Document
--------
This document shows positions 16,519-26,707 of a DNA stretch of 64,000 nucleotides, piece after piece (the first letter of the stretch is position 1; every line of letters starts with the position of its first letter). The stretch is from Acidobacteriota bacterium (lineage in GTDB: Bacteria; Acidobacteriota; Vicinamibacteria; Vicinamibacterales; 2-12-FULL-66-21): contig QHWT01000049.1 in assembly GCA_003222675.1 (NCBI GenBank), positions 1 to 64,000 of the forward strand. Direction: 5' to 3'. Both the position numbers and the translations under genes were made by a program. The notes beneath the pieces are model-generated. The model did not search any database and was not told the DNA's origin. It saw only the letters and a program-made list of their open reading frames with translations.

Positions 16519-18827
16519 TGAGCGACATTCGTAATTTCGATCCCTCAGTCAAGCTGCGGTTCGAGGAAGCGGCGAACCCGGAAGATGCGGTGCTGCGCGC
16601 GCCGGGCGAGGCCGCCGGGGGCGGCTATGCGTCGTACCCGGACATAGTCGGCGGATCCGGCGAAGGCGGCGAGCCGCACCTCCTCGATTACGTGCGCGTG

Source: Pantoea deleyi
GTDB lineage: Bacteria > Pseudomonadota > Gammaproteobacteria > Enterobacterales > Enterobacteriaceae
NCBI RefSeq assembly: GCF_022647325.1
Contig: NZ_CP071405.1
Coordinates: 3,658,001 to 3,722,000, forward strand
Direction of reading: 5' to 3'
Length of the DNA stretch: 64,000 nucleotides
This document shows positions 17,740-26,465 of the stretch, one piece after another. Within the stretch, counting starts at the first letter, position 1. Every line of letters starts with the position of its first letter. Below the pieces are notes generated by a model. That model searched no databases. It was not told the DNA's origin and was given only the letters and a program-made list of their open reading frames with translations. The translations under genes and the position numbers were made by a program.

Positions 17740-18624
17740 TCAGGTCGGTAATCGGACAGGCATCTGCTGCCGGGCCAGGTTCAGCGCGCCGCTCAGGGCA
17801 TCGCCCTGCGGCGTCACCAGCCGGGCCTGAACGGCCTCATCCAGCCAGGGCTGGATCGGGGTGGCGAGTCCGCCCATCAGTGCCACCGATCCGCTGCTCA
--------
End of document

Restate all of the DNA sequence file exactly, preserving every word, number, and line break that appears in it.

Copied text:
This document shows positions 16,519-26,707 of a DNA stretch of 64,000 nucleotides, piece after piece (the first letter of the stretch is position 1; every line of letters starts with the position of its first letter). The stretch is from Acidobacteriota bacterium (lineage in GTDB: Bacteria; Acidobacteriota; Vicinamibacteria; Vicinamibacterales; 2-12-FULL-66-21): contig QHWT01000049.1 in assembly GCA_003222675.1 (NCBI GenBank), positions 1 to 64,000 of the forward strand. Direction: 5' to 3'. Both the position numbers and the translations under genes were made by a program. The notes beneath the pieces are model-generated. The model did not search any database and was not told the DNA's origin. It saw only the letters and a program-made list of their open reading frames with translations.

Positions 16519-18827
16519 TGAGCGACATTCGTAATTTCGATCCCTCAGTCAAGCTGCGGTTCGAGGAAGCGGCGAACCCGGAAGATGCGGTGCTGCGCGC
16601 GCCGGGCGAGGCCGCCGGGGGCGGCTATGCGTCGTACCCGGACATAGTCGGCGGATCCGGCGAAGGCGGCGAGCCGCACCTCCTCGATTACGTGCGCGTG

Source: Pantoea deleyi
GTDB lineage: Bacteria > Pseudomonadota > Gammaproteobacteria > Enterobacterales > Enterobacteriaceae
NCBI RefSeq assembly: GCF_022647325.1
Contig: NZ_CP071405.1
Coordinates: 3,658,001 to 3,722,000, forward strand
Direction of reading: 5' to 3'
Length of the DNA stretch: 64,000 nucleotides
This document shows positions 17,740-26,465 of the stretch, one piece after another. Within the stretch, counting starts at the first letter, position 1. Every line of letters starts with the position of its first letter. Below the pieces are notes generated by a model. That model searched no databases. It was not told the DNA's origin and was given only the letters and a program-made list of their open reading frames with translations. The translations under genes and the position numbers were made by a program.

Positions 17740-18624
17740 TCAGGTCGGTAATCGGACAGGCATCTGCTGCCGGGCCAGGTTCAGCGCGCCGCTCAGGGCA
17801 TCGCCCTGCGGCGTCACCAGCCGGGCCTGAACGGCCTCATCCAGCCAGGGCTGGATCGGGGTGGCGAGTCCGCCCATCAGTGCCACCGATCCGCTGCTCA